In other news, the Dodgers finalized the contracts for 30-year-old IF Hector Olivera and 25-year-old RHP Pablo Fernandez. Olivera hopes to be in baseball condition within a month and playing in LA soon after that, while Fernandez says he wants to get into shape and he’ll go wherever the team sends him. Neither of these guys have played since the 2013-2014 season in Cuba.
Club President of Baseball Operations spoke to the press today, primarily about the two players mentioned above. Other topics included Frias, Bolsinger, Urias and Ryu.
Tonight's @Dodgers lineup:
Van Slyke, LF
Here it is at last, the first day of the new season, with the changes the new management made over the winter soon to be on display.
Will Jimmy Rollins play better defense than Hanley Ramirez? Will Howie Kendrick hit better than Dee Gordon? Will Kershaw win a fourth Cy Young Award? Can he lead the National League in ERA for the fifth consecutive year? Will Hyun-Jin Ryu recover from his shoulder woes and win more than fourteen games? Can Kenley Jansen come back from his foot woes and regain his form as an elite closer? Will the Dodgers miss Matt Kemp’s bat more than they’ll be helped by Puig’s play in right field? Can Uribe play up to his standard of the past two years while remaining healthy enough to play 125 games or so? Can Justin Turner keep up his torrid hitting from last year while coming off the bench and playing all over the infield? Will Joc Pederson keep up the hitting he did in spring training? What’s going to happen with André Ethier?
Questions, we have questions. Today we start getting answers.
Your #OpeningDay#Dodgers lineup:
The Nats have their backs against an 0-2 hole and need both a good outing from Doug Fister and some luck in order to beat the Giants and Madison Bumgarner. Fister has plenty of postseason experience, as does Bumgarner. The Nationals may start Ryan Zimmerman for the first time in the playoffs after two pinch-hitting appearances, which would add a potentially stronger bat to the lineup in left field and allow Bryce Harper to move to center, while putting the light-hitting Denard Span on the bench.
The Dodgers rest their hopes on Hyun-Jin Ryu, who hasn’t pitched for nearly a month while resting a shoulder. Based on a simulated game he threw last Wednesday and two bullpen sessions, they think he’ll be fine. The Cardinals hope that the John Lackey who’s been a star during previous postseasons with the Angels and Red Sox is the one who shows up today, rather than the guy who went 3-3 with a 4.30 ERA after they acquired him at the trading deadline.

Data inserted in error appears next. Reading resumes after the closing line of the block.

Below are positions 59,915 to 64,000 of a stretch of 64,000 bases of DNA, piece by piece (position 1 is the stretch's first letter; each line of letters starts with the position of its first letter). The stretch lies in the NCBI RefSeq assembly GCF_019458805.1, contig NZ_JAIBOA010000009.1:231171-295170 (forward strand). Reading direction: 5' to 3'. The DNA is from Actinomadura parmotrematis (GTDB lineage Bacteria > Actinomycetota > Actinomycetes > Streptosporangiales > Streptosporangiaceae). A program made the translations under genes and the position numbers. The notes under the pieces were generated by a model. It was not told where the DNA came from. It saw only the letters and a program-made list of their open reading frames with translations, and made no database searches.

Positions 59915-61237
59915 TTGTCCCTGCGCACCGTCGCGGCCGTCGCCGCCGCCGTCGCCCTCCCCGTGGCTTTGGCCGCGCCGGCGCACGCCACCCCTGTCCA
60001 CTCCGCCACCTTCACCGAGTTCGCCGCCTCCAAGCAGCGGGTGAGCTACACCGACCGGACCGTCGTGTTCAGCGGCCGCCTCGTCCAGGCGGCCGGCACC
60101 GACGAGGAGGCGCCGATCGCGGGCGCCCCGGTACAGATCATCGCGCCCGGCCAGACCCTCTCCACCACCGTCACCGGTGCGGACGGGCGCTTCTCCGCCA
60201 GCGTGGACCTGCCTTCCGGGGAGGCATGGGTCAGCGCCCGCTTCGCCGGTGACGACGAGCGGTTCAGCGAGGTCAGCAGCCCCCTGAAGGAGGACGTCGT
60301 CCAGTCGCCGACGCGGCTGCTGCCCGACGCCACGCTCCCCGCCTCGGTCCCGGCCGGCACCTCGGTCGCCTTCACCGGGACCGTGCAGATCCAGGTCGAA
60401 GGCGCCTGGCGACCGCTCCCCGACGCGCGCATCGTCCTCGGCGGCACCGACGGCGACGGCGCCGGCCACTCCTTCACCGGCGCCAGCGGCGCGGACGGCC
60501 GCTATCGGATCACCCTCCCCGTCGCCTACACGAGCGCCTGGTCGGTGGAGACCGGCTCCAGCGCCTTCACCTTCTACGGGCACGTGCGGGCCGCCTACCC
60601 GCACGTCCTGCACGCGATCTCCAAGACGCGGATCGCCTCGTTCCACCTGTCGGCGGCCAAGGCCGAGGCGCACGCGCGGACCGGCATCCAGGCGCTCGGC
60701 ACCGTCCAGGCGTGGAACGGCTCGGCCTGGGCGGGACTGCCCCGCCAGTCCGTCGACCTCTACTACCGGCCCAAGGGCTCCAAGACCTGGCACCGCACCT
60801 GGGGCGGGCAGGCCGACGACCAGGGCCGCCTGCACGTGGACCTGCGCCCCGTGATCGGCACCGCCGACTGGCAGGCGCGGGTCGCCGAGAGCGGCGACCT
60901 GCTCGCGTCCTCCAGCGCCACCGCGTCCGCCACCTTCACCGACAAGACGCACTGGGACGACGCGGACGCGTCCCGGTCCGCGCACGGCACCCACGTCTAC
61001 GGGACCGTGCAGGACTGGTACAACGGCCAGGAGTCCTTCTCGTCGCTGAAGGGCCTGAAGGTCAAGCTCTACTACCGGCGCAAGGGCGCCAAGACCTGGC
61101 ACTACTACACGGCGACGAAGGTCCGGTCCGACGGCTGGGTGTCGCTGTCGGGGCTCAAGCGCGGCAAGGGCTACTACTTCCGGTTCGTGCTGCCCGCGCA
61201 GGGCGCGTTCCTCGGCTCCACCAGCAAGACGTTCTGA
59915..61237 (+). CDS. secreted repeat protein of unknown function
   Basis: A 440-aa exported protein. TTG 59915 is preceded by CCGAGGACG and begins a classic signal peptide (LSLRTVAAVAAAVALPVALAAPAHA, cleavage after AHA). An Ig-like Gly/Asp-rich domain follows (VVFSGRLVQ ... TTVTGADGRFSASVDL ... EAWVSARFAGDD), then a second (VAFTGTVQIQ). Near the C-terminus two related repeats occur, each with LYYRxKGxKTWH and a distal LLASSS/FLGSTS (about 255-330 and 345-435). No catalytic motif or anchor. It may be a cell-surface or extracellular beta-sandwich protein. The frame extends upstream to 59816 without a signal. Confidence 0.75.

Greinke’s on the hill for four or five innings as a tuneup. Uribe’s managing. Kershaw’s the pitching coach. Ryu may be the bullpen coach “if he can get him to understand when he calls down,” Mattingly said.
The Rockies send out rookie Christian Bergman, who’s 3-4 with a 5.29 ERA in nine starts this season and coming off a win against the D-Backs in which he gave up two runs on six hits in 5 2/3 innings.
Ryu is throwing bullpen today and Kershaw will throw a couple of innings in a simulated game. The Dodgers are feeling pretty hopeful that Ryu will be able to start Game Three of the NLDS on October 6.
If you’re interested in what has happened or is still happening elsewhere, here’s MLB’s live blog of the events in Cincinnati between the Pirates and Reds, in Texas between the As and Rangers, in Seattle between the Angels and Mariners, in Chicago between the Royals and White Sox, and in Detroit between the Tigers and Twins. What’s the big deal? Well, there’s a chance that there might be three, three! Game 163 tiebreakers required to settle the playoff seedings and even some of the participants. The possibilities are laid out in mind-numbing detail in that post.
Lineup when available.
Today's Dodgers lineup:
Nobody’s calling Dan Haren a hot young prospect anymore, unlike his opponent in today’s game, a right-hander named Eddie Butler. Haren’s luck against the Rockies throughout his career has been poor: he’s 7-9 with a 5.19 ERA in eighteen starts against them. He’ll be on a pitch count today, the team says. Young Mr. Butler made only his second big league start last Saturday and went six innings, giving up one run on five hits and a walk to the D-Backs.
Hun-Jin Ryu reported he felt fine after throwing off a mound for the first time in two weeks Friday. He only threw 20 pitches, though. He’s scheduled to throw a full bullpen session tomorrow. An aside: I’m not sure that’s going to be all that representative of his control or velocity, since as I understand it he doesn’t throw between starts, unlike his American-trained counterparts. We’ll have to see.
This is a mildly interesting bit of trivia:
The Dodgers will finish the season without a losing streak longer than three games, joining the 1988 (161 games) and 1924 (154) teams as the only ones in franchise history without a four-game losing streak in a season.
Their longest winning streak of the season was six, for comparison.
Lineup when available.
Tonight's Dodgers lineup: